What we eat every day has a profound effect on how we feel. Our foods play a major role in our health and well-being. Scientists and researchers have concluded that a poor diet contributes to a third of all cancers. According to Dr. Neal Barnard, author of Foods That Fight Pain, foods fight pain in four distinct ways:
- They can reduce damage at the site of an injury.
- They work inside the brain to reduce pain sensitivity.
- They act as painkillers on nerves.
- They help our bodies fight inflammation.
Actually, you have been programmed from the time you could walk to use food to ease your pain. Recall that as a child, when you received a minor injury, your parents might have soothed your scraped knee with a treat. In later years, whether it’s an active memory or not, your brain recalls how that treat helped your “boo-boos.” And who can forget ice cream after you had your tonsils taken out? More realistically, there is scant evidence that a simple diet change can drive out your chronic pain. However, there is ample evidence that a healthy diet ultimately adds to the length of your life, and being and feeling healthy helps fight pain sensations. It is also important to understand that a good diet can help fight many chronic diseases that often lead to chronic pain or make it worse. There are even foods that fight swelling and inflammation, and therefore can contribute to pain reduction, for example:
- Tart cherries contain powerful cancer-fighting antioxidants as well as cyanidin, a substance that fights inflammation better than aspirin. Research shows that cherries may also help ease the pain of gout and arthritis.
- Omega-3 fatty acids from fish fight inflammation, as well as heart disease and cholesterol. Studies have shown that participants with rheumatoid arthritis who took omega-3 were able to decrease the amount of nonsteroidal anti-inflammatory drugs (NSAIDs) they took on a regular basis.
- High-protein soybeans are loaded with powerful compounds that slow oxidation and inflammation.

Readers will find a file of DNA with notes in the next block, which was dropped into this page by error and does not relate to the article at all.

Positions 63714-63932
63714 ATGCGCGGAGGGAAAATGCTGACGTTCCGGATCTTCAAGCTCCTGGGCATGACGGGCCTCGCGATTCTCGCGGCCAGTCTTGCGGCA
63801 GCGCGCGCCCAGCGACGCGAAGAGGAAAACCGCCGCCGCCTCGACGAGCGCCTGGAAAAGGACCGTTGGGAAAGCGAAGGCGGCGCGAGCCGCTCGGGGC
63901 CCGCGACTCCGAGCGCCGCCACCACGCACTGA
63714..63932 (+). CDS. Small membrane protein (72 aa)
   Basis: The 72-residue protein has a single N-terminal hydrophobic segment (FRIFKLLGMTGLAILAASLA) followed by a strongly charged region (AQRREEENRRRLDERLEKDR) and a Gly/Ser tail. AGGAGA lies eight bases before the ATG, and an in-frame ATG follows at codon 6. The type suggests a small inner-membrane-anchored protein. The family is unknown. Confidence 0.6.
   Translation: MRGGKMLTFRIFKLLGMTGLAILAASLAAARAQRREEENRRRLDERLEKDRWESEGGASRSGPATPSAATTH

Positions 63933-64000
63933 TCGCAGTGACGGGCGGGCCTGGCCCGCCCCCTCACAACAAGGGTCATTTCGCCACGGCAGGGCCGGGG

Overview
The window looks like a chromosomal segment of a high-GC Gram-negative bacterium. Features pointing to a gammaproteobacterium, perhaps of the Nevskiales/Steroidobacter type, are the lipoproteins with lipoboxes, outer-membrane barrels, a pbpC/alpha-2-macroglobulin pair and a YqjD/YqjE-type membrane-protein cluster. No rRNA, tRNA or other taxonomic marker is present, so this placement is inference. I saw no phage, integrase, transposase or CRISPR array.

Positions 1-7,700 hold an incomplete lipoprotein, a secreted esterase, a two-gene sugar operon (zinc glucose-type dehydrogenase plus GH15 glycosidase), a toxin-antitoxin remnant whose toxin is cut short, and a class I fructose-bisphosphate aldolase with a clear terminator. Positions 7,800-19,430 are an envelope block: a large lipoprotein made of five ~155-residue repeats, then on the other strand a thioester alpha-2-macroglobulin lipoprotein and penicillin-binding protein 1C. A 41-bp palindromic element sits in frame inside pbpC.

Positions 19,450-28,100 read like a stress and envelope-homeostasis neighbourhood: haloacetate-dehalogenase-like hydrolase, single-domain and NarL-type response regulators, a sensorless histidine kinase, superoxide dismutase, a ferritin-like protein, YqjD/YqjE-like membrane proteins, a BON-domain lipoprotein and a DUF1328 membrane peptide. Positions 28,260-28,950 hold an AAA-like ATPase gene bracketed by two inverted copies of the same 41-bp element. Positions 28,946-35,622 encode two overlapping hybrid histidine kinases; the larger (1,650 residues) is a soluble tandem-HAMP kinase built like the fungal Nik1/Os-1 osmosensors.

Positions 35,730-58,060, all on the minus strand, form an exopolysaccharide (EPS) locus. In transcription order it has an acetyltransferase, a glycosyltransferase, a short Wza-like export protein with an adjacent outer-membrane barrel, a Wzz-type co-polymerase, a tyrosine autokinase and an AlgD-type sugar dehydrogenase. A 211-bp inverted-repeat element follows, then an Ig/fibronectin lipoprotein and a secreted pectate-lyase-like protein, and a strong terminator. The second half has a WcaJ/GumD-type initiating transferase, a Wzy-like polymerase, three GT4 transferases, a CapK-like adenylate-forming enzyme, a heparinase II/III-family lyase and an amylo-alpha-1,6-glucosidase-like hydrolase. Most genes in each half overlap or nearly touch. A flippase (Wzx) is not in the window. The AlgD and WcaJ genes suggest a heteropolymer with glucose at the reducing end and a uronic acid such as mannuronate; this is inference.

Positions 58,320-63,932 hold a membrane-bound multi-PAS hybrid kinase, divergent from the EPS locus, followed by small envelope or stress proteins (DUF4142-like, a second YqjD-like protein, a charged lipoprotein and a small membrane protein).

- Turmeric contains curcumin, a substance that has been used in Asia for centuries to fight illness. Modern research shows that the compound fights cancer and inflammation.
- Vitamin D deficiency has been shown to be associated with chronic pain. Supplements may decrease pain levels.
More and more people have found that using herbal painkillers for chronic pain treatment has fewer side effects and long-term risks than traditional medicines. Additionally, there is no threat of chemical dependency. Research has shown that some herbal medicines not only help relieve pain, but also can attack some of the underlying causes of the pain. One of the most common herbal medicines is white willow bark. It has been used for centuries to relieve pain. It can help reduce acute or chronic pain in the back, joints, teeth, and head. Other herbs used to fight pain include feverfew, ginger, cat’s claw, cayenne, eucalyptus, aloe vera, lobelia, neem, yellow dock, passion flower, hops, and wood betony. Herbs technically are drugs and should be treated as such. Some can produce side effects and carry risks when not taken responsibly. It is always important to consult with your doctor and pharmacist before taking any herbal preparations since they can have potential reactions with your other medications. Make sure you read labels for warnings and ingredients. This blog post is an excerpt from A Day Without Pain (Revised) by Mel Pohl, MD, FASAM; Published by Central Recovery Press (CRP).